“Incandescent Exposure” highlights student photographers

Downtown Student Gallery hosts digital photography students' exhibitions


Courtesy of Makayla Sotin

Junior Drew Anderson poses for his group while they experiment with different types of lighting for portrait photos. Students in Anderson's class were also asked to take photos in the style of Platon, capturing the essence of their subject in one great photo.

By Shandra Haggerty, Reporter

“Incandescent Exposure” is an exhibit of large scale works and abstract photography that will be held by digital photography students in the Downtown Student Gallery inside Brewster Hall on Dec. 4 from 9-10 a.m.

Students began their quarter with the basics, discussing different types of photography, the essential elements of exposure and taking selfies.

Having started her own freelance photography company prior to taking the digital photography class, EWU senior Makayla Sotin had more experience than some of her classmates.

“Despite my previous knowledge, I definitely have grown over the course of the quarter,” Sotin said. “It’s been a really great experience, especially meeting other students and getting inspiration from them.”

Going into the class, junior Drew Anderson only had a little bit of experience with photography. Though he knew a bit of photography jargon, he still had a lot to learn.

“I knew how to take a photo with my phone,” Anderson said. “That’s about it.”

As the weeks went on, the student photographers learned about composition, photo management software and how to edit their photos, all leading up to their own photo exhibit.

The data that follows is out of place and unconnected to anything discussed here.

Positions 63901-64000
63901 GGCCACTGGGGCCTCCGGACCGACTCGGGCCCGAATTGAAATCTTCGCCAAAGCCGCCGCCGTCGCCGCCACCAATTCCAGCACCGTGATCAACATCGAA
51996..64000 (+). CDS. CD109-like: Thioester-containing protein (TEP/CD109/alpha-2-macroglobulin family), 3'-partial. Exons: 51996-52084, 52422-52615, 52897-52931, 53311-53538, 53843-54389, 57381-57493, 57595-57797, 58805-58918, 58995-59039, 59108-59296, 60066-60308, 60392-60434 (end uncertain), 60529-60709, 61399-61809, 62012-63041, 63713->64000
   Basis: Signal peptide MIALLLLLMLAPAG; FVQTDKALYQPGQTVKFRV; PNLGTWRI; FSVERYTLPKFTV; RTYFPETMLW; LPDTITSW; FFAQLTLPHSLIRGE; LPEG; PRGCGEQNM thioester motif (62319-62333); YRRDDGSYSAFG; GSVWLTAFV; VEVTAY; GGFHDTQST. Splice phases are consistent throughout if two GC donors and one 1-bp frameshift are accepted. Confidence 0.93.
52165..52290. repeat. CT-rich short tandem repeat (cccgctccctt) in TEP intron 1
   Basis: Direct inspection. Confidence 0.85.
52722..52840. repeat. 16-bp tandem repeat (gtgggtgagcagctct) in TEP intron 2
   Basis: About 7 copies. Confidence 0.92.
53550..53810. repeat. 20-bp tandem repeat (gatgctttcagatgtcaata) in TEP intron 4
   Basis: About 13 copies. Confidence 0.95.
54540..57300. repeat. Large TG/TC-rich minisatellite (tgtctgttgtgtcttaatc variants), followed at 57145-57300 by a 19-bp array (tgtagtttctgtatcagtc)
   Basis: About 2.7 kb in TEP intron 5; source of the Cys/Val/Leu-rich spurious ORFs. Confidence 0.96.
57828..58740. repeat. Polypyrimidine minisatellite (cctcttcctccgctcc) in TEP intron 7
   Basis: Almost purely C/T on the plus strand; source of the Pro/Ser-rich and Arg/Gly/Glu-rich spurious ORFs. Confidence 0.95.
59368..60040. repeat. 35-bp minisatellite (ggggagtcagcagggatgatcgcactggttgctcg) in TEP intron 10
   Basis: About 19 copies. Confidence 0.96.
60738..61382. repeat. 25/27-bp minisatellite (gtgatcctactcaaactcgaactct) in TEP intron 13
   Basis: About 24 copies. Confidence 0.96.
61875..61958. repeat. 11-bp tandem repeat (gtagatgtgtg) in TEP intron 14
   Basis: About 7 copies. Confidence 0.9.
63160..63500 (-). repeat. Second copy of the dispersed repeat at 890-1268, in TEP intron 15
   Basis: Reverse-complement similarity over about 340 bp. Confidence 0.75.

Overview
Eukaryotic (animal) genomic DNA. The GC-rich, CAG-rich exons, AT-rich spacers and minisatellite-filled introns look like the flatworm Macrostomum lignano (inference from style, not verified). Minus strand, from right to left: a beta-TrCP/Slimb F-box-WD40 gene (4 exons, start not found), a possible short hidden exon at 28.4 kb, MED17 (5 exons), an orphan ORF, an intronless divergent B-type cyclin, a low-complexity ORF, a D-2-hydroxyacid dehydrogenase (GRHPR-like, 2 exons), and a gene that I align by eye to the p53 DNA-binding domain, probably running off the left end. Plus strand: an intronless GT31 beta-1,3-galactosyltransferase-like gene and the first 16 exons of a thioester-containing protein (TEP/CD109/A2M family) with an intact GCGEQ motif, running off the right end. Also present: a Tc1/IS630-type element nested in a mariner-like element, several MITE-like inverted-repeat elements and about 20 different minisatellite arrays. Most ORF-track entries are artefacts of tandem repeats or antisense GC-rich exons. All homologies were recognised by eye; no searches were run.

“I always thought photoshop was there to put images together and overlay stuff,” Anderson said. “And it does do that, but it’s also very important to just fixing an image that you don’t completely plan on changing.”

The style of photography is all about getting to the root of human nature and learning about a person through their eyes and their demeanor.”

— Makayla Sotin

Anderson and Sotin are proud not only of themselves, but of their peers on their growth and ability to hold an exhibit after just one quarter.

“I feel like everyone is producing really great stuff, especially compared to where we started,” Anderson said. “Being a part of an exhibit at all in college is a big deal and great experience for everyone. And it looks really good on a résumé.”

Being able to be part of an exhibit and showcase their work is important for many students. Some of them didn’t even know how to hold a camera before taking the class and now at the end of the quarter they are getting the opportunity to display their images.

“I came into the visual communication design degree not knowing a lot about what it was,”  Sotin said. “I definitely didn’t expect to have an exhibition so soon into my college career.”

Courtesy of Makayla Sotin
Junior Drew Anderson is underlit to give him a spooky aesthetic. Students were asked to take portraits with nine different lighting methods while shaping the light around their subject.

Though students might not become professional photographers after taking the class, both Sotin and Anderson entered with an interest in photography and will finish it with a greater knowledge of what goes into capturing a photo.

“I’ve gotten so much better at taking photographs,” Anderson said. “I feel like I’m at a good jumping off point now where I can figure out the rest on my own. If it’s not a professional photo when I take it, I can definitely edit it to become one.”

The exhibit will focus on the style of the photographer Platon, who is famous for his portraiture of figures like Vladimir Putin, George W. Bush and Adele. The large scale, simplistic photos in the exhibit will showcase what the students have learned about taking and editing photographs.

“The style of photography is all about getting to the root of human nature and learning about a person through their eyes and their demeanor,” Sotin said. “I think it will be really cool to see everyone’s personality displayed in a photo. We’re all really excited to see our work displayed in such a professional way.”•